Nikon onboard with Epson's PRINT Image Matching!|
(Monday, May 21, 2001 - 17:17 EDT)
Coolpix 995 to support Epson's technology that frees users from the limitations of sRGB...
Nikon has today simultaneously announced availability plans for its D1X digital camera, and an addition to its Coolpix 995 digital camera on its Japanese website. The first point on the page notes that the Nikon D1X professional digital SLR will reach the Japanese market on May 31st at a cost of ¥590,000 (US$4776) - interestingly significantly lower than the pricing announced for the USA last February. At that time, Nikon quoted a projected street price of $5500 for the D1X, some $700+ more than the price announced in Japan today... It is possible that fluctuations in exchange rates and/or different prices for different markets are the cause here, but regardless the difference is certainly interesting! Also announced is Japanese pricing for Nikon Capture 2, at ¥30,000 (US$243). (Note that our figures above are based on a quoted exchange rate of ¥123.53 = $1, the rate quoted as of May 18, 2001 by Dynamind's Currency Calculator)
Perhaps even more significant though was the second point in Nikon's announcement - that the Coolpix 995 digital camera will support Epson's PRINT Image Matching (PIM) technology! Epson announced the new technology at a packed press conference during the PMA 2001 show in Orlando last February, and at the time we felt that it was amongst the most significant announcements at the show. Dave had a chance to examine some samples after the press conference, and noted amongst his lengthy commentary on the technology: "the results were truly stunnning: Electric blues and greens in tropical seas were as bright and vibrant as they appear in nature, and brightly-colored fabrics that were rendered as duller hues by the conventional process practically leapt off the page."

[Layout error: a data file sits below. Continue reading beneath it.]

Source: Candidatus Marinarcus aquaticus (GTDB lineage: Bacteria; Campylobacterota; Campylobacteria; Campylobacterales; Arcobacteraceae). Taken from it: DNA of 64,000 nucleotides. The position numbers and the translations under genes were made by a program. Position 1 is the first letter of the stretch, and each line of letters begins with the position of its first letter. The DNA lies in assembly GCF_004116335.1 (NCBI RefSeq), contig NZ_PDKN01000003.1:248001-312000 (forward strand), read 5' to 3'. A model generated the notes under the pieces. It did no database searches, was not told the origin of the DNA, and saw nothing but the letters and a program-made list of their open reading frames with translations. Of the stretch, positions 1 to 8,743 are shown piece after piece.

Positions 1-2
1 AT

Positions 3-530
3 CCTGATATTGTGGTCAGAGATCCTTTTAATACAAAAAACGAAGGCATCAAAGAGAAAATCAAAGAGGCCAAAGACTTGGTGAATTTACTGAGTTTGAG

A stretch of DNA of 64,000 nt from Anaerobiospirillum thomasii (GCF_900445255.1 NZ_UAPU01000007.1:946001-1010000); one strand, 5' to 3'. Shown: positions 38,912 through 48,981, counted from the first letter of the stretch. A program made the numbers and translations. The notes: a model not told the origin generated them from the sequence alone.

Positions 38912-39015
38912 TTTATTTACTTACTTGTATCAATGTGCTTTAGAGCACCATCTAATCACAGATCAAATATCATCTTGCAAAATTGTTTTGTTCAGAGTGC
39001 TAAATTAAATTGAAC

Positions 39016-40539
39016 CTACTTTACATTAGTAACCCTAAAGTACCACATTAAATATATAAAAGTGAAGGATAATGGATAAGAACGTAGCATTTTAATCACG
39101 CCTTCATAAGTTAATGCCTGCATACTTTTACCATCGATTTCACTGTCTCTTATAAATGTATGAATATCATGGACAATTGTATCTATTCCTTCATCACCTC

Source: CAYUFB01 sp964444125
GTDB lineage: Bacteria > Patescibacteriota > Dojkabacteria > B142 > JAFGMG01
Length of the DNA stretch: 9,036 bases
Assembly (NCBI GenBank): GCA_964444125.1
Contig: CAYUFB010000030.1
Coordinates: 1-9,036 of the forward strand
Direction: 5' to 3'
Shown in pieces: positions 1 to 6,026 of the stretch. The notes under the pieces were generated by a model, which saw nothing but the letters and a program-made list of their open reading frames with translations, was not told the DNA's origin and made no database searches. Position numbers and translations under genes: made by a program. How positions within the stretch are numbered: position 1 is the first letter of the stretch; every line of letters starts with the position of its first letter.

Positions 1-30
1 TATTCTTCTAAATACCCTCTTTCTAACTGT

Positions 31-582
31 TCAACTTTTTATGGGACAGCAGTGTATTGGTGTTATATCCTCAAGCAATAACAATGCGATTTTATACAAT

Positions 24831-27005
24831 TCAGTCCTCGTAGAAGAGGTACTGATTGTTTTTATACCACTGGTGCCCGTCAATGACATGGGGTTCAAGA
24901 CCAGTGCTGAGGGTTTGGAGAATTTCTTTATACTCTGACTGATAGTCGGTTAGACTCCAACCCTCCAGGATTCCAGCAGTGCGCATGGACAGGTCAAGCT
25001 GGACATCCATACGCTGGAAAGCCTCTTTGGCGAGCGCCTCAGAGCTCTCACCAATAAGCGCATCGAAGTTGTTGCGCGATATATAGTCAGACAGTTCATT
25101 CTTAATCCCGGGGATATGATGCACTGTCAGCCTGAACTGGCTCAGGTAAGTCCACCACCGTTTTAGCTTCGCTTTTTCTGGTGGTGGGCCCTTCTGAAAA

When PRINT Image Matching was first announced, we were impressed by the long list of names that Epson had signed up for the technology (although given the results, it is hardly surprising) - along with Epson's own digital cameras, the company has the support of Casio, Konica, Kyocera (Contax/Yashica), Minolta, Olympus, Ricoh, Sony, and Toshiba... Of the big names in digital imaging, only Canon, Fuji, Kodak and Nikon were absent - and with Nikon signing on as well, the technology is well on its way to becoming a defacto standard. We'd expect to see a lot more products appearing with support for PIM, as the industry finally throws down the chains of sRGB - which can only be a good thing for digital imaging!